What are the vestibular nuclei for?

-contributes to balance in most mammals and to the sense of spatial orientation, is the sensory system that provides the leading contribution about movement and sense of balance


What are the brain regions that project to the cerebellum?

-primary motor cortex

-primary somatosensory cortex

-motor association cortex

-sensory association cortex

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What are the outputs of the cerebellum?ascending outputs

-motor cortex -inferior olive


How does the information from the cerebellum gets to its targets? ascending outputs

1. cerebellar cortex to deep cerebellar nuclei, from there to VL (ventral lateral) complex of thalamus, then from there to primary motor and premotor cortex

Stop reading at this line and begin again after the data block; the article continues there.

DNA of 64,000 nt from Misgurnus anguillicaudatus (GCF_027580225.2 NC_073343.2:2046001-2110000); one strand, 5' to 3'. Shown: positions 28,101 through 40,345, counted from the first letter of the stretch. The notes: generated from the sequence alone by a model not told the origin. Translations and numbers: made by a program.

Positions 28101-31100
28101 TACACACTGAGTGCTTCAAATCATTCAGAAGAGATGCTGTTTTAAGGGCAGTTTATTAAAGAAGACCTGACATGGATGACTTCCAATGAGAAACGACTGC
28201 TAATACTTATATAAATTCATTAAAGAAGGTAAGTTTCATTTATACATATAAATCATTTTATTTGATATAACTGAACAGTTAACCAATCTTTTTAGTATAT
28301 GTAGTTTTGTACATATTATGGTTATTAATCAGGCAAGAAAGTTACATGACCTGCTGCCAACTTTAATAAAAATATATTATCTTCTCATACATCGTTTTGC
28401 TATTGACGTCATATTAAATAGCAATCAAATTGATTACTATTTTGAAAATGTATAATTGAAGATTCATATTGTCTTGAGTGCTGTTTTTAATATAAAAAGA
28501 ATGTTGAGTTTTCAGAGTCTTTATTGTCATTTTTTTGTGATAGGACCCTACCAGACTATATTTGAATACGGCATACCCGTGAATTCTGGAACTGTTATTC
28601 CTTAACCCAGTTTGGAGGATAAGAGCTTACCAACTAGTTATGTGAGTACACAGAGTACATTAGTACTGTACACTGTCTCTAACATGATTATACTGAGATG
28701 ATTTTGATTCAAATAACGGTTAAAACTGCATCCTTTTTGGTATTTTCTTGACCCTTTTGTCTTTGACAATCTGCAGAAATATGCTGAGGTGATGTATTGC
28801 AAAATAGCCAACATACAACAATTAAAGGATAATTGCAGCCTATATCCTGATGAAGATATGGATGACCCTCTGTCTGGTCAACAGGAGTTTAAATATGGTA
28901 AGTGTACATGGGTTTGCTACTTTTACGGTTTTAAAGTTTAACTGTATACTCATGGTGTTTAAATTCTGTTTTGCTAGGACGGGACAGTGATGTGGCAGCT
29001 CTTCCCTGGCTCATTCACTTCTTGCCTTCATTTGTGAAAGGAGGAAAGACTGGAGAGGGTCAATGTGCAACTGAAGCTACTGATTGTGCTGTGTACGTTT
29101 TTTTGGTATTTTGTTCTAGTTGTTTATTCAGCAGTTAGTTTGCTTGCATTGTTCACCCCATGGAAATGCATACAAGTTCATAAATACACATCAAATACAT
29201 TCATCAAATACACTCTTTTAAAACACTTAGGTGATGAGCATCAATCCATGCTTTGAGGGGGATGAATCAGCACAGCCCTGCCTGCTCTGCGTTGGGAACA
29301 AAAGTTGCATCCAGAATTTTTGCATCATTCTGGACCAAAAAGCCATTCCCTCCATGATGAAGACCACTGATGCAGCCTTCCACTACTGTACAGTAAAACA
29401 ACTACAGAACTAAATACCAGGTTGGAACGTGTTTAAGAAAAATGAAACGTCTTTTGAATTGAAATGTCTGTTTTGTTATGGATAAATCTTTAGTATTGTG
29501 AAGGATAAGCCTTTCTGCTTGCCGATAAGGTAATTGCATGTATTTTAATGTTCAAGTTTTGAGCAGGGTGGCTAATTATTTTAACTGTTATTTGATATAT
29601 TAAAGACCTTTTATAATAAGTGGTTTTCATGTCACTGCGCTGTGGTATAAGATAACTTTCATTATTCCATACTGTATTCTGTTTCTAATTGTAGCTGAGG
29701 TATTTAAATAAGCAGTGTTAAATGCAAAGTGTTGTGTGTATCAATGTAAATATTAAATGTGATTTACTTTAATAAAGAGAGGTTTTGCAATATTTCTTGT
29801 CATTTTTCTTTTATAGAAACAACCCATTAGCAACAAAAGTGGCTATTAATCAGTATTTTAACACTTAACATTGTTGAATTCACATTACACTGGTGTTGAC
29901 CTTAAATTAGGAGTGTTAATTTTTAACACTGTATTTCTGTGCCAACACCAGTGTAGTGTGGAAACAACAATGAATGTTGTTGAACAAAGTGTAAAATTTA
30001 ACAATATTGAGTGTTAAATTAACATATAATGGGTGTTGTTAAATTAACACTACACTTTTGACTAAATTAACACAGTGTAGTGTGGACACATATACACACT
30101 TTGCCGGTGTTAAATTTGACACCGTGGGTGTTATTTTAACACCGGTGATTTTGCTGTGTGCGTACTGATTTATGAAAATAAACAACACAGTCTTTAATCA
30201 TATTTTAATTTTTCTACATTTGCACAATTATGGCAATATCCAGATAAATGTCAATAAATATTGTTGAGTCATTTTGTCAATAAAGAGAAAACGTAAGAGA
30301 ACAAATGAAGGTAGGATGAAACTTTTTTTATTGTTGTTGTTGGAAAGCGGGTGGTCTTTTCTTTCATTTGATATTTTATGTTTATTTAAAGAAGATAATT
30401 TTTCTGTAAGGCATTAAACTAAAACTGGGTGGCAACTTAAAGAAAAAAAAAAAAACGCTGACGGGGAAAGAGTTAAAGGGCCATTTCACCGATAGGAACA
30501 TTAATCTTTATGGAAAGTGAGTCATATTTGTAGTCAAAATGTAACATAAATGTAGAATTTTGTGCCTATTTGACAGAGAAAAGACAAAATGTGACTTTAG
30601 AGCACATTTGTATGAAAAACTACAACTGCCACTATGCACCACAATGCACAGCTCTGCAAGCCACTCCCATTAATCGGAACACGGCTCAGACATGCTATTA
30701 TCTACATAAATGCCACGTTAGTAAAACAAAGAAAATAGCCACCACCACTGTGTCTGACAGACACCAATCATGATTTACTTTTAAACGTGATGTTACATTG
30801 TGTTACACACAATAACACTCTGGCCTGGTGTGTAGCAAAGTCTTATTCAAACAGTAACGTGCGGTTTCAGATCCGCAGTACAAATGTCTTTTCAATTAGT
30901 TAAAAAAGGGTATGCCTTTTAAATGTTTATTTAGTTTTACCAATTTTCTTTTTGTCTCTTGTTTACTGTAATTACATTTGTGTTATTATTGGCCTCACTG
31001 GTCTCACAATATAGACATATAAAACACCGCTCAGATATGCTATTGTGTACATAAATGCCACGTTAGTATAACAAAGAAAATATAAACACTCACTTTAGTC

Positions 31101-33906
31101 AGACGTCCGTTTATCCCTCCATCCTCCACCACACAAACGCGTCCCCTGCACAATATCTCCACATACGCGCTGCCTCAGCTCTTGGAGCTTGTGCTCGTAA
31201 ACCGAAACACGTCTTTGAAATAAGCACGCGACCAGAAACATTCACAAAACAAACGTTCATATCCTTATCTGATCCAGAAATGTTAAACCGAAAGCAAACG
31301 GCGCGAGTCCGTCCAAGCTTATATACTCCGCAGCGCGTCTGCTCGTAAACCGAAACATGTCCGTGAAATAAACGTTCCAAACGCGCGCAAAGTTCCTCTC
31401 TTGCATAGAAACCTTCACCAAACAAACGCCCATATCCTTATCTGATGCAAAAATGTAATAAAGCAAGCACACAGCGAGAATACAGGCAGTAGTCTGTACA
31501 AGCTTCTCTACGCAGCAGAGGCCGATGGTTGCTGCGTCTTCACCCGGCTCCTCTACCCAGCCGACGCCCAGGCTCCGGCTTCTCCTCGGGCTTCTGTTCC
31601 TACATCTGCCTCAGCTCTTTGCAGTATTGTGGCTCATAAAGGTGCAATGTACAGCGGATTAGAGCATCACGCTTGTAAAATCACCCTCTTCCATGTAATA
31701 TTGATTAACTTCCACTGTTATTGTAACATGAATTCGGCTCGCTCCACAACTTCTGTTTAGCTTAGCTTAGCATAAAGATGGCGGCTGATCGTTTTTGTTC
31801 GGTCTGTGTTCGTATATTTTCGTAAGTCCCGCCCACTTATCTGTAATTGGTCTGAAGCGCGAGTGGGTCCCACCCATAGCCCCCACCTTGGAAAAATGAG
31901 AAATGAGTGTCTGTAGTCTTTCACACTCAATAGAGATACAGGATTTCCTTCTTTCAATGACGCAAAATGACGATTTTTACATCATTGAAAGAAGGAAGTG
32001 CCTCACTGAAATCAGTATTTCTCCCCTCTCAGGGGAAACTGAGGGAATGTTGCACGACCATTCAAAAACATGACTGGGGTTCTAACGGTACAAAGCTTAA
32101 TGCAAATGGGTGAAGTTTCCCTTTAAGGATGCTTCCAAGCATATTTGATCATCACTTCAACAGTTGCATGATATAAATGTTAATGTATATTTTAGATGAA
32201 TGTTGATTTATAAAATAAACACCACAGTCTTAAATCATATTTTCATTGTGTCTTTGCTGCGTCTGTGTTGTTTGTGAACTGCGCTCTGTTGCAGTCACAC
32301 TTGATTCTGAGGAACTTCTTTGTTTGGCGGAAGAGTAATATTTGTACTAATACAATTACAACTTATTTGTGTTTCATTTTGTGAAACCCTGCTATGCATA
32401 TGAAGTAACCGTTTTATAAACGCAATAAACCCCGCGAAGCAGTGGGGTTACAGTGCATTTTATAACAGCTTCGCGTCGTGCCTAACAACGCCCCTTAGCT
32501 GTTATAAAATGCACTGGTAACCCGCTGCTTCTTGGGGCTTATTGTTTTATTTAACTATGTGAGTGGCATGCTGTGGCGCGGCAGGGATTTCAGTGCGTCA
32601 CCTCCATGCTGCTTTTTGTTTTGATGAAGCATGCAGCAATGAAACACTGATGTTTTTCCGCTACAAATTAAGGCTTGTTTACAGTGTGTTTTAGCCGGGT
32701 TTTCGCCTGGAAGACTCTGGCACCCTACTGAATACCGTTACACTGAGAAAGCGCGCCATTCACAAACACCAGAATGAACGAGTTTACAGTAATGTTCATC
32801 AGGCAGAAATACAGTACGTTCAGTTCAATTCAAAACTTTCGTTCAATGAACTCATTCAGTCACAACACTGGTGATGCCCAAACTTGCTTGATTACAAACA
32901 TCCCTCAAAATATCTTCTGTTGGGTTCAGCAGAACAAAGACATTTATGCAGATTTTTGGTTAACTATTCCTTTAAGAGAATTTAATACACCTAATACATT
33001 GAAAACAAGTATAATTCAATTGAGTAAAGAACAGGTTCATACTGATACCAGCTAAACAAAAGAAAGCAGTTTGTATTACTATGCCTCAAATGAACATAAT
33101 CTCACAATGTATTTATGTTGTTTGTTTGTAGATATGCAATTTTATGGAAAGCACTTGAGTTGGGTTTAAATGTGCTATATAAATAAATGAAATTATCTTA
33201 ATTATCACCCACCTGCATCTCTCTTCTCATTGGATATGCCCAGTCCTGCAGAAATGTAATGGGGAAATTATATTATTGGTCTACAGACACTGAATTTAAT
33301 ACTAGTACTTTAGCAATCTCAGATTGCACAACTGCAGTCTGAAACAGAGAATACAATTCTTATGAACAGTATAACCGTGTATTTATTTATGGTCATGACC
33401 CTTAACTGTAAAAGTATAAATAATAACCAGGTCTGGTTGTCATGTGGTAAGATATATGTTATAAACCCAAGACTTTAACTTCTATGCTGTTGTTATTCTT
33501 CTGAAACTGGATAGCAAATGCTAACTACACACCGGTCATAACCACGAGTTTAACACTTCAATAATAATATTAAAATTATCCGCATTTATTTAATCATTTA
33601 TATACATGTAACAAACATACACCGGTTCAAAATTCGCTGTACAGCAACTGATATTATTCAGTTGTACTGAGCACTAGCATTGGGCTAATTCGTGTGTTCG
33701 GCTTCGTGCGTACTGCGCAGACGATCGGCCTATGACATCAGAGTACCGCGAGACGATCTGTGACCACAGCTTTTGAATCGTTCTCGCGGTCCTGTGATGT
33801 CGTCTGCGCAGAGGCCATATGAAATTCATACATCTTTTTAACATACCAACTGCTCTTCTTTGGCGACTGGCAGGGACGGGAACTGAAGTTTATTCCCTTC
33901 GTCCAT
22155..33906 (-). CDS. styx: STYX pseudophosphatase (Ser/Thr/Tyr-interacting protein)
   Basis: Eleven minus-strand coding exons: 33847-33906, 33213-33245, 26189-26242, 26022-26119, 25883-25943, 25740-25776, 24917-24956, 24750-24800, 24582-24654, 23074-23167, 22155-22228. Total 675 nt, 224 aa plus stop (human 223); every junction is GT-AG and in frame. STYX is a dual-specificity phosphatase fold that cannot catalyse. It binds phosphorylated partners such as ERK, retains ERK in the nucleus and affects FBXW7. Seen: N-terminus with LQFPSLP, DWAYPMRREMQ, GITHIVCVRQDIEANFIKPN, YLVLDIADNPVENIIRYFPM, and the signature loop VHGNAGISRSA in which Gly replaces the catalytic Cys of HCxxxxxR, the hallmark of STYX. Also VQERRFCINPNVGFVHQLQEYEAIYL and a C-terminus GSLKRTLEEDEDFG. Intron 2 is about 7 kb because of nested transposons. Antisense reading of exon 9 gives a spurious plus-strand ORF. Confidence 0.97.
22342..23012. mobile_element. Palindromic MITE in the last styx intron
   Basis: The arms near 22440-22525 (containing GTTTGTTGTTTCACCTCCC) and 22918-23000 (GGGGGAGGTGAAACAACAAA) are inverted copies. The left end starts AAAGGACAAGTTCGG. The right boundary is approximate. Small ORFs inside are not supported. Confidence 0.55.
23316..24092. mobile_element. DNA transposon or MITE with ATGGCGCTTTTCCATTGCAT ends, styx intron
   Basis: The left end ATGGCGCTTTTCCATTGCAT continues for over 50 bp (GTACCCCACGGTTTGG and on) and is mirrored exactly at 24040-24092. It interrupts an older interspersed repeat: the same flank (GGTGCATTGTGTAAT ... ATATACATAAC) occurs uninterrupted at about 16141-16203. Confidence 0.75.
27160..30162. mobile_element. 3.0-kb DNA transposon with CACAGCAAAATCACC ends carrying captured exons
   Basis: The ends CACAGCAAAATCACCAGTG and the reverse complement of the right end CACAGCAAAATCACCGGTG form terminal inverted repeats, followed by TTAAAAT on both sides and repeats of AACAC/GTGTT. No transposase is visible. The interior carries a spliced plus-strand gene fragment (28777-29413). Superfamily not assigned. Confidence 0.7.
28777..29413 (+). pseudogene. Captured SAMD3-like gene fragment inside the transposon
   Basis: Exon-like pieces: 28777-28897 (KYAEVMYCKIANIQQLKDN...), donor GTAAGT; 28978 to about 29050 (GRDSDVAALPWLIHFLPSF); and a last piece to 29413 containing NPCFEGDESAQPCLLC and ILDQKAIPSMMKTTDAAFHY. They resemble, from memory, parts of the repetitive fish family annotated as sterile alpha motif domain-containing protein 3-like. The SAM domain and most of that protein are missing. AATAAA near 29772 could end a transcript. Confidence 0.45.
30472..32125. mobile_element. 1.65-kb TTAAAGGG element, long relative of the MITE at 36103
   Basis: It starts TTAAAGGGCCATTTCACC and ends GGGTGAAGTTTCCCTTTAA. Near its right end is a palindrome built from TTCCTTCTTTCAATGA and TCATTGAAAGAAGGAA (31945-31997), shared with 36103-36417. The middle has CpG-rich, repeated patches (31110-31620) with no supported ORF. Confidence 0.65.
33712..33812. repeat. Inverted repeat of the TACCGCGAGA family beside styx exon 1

2. cerebellar cortex to deep cerebellar nuclei, from there to the red nucleus (parvocellular) and from there to inferior olive

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What is the functional organisation of the major descending outputs of the cerebellum?


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What are the descending outputs of the cerebellum?

-descending motor pathways of the brainstem -

1.Cerebellar cortex to vestibular nuclei

2.Deep cerebellar nuclei to reticular formation

3.Deep cerebellar nuclei to superior colliculus

-all those to lower motor neurons in medial ventral horn

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What is ataxia?

-cerebellar dysfunction

-can't get the end point right -the precision of the movement is not right

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Cerebellar function?

The cerebellum is responsible for integrating a significant amount of neural information that is used to coordinate smoothly ongoing movements and to participate in motor planning.= if not working= ataxia